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Burning the Candle at Both Ends

Eliezer Shulman

Deterred by Iran, frustrated by Hamas. Ministers speak about Israel’s strategic quandary

Wednesday, August 01, 2018

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Despite extensive efforts to avoid a two-front war, Israel faces increasingly unpleasant alternatives to both the north and south. Although until now the IDF has successfully deterred any large-scale action from either Hamas or Hezbollah, the clocks seem to be winding down on these twin ticking time bombs.

In the north, Syrian leader Bashar al-Assad is on the verge of claiming a complete victory in the seven-year civil war — thanks to abundant strategic and logistical help from his Russian allies. Assad’s army now controls most of its side of the Golan Heights. Nearly all the rebel forces fighting to dislodge him have now surrendered to Russian representatives, who promised them safe transit to Syria’s northern Idlib region, currently occupied by tens of thousands of rebels and a small Turkish armed force.

To date, only the very southern tip of the Syrian Golan, near the Yarmouk River, remains beyond Assad’s control, still held by Islamic State. Government forces are subjecting the enclave to an intensive artillery barrage, but an attempted air strike ended in disaster when a Syrian war plane strayed into Israeli airspace and was immediately shot down, killing the pilot. Regime forces, including Iraqi and Afghani Shiite militiamen attired in Syrian uniforms and directed by Iranian Revolutionary Guards — as well as possibly a few elite Hezbollah fighters — have been fighting to retake the area but have sustained heavy losses.


Meanwhile, international discussions over the future strategic situation in Syrian continue to evoke alarm among Israeli planners. Russia seems to be trying to play both sides against the middle. On the one hand, Russian president Vladimir Putin has assured Prime Minister Binyamin Netanyahu that Iranian forces will shortly be expelled from Syria; on the other hand, Putin can’t or won’t fulfill that promise, because he needs Iranian and Shiite boots on the ground there to help finish off Assad’s remaining opposition.



If that tradeoff wasn’t bad enough, last week Russian foreign minister Sergei Lavrov and defense chief of staff Valeri Gerasimov told Netanyahu that in exchange for guaranteeing the eventual eviction of Iranian forces from Syria, Moscow wants to raise the question of Israel turning its portion of the Golan Heights over to Assad. The Russians clarified they don’t expect anything to happen right away, but they want to get the conversation off the ground.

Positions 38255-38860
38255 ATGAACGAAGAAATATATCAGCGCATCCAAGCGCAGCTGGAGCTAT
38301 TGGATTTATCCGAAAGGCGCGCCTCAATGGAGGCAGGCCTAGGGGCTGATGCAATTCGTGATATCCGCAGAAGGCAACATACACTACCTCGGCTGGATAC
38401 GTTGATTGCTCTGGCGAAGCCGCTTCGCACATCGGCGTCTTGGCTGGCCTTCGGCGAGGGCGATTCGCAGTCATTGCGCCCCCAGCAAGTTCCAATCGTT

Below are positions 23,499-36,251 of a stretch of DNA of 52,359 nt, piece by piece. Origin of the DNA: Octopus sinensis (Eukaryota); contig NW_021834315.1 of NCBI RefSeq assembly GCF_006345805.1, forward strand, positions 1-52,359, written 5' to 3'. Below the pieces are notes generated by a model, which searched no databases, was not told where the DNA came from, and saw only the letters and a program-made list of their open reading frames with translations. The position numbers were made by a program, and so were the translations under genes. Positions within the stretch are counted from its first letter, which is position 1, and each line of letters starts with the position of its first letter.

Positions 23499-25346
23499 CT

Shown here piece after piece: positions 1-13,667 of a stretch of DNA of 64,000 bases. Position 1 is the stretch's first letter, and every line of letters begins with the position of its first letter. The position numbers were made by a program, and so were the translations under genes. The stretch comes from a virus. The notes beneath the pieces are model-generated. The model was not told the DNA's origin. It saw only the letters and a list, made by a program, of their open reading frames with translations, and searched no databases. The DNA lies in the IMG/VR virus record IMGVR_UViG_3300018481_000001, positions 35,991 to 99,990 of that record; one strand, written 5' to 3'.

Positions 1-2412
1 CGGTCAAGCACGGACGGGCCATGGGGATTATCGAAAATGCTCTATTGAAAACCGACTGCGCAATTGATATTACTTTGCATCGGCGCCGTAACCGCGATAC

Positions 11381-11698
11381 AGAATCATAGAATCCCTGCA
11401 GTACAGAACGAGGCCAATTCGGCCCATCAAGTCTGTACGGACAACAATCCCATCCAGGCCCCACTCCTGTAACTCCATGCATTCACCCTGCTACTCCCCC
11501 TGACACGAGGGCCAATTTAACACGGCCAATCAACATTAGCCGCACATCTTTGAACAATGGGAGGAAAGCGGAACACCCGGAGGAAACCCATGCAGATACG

Maj. Gen. (res.) Amos Yadlin, director of the Institute for National Security Studies and former chief of military intelligence, doesn’t like the hand Israel has been dealt: “Really, it’s the Iranians who are in charge, and they’re not exactly going to give in to the Russian demand to exit Syria at the end of the civil war when Assad re-establishes his regime. The Iranians are not keeping their promises to the Russians and are doing what they please. They’re wearing Syrian uniforms and remaining in the region as advisors — both individuals and partial units.

“We need to adapt ourselves to the ways the Iranians have figured out how to operate,” Yadlin cautioned.

Anticipating the inevitable new reality arising from Assad’s eventual victory, Israel has been insisting on restoration of the 1974 Separation Agreement that governed the Golan border until Assad’s forces withdrew four years ago. But not everyone in the Israeli defense establishment agrees with this approach. Maj. Gen. (res.) Giora Eiland explained to Mishpacha that the strip of land separating Israel from Syria in the Golan is only wide enough to prevent a clash between infantry forces, but not between air forces; in the southern portion, the strip is no more than a few hundred meters wide. Eiland says unless Israel reaches an agreement with Russia to expand the demilitarized air space, more incidents like last week’s downing of a Syrian jet will be inevitable.

Transportation Minister Yisrael Katz, a member of the Defense Cabinet, sounded a more sanguine note: “The chief of staff [Gadi Eizenkot] is doing an outstanding job, the prime minister is dealing with Iran, and the US is giving us backing. There is bold, precise work being done, thanks to which Israel is able to prevent Iran from establishing itself in Syria.”

Katz was blunter about the situation at the other end of the country, which has flared up repeatedly over the last few weeks. “Clearly, Israel lacks a suitable policy for dealing with Hamas,” he said. “There are two alternatives to dealing with the situation in Gaza: complete civilian separation, or coming up with a plan to bring Hamas down to its knees. [Defense Minister Avigdor] Lieberman’s strategy, to keep Hamas’s head above water, has not proven itself.”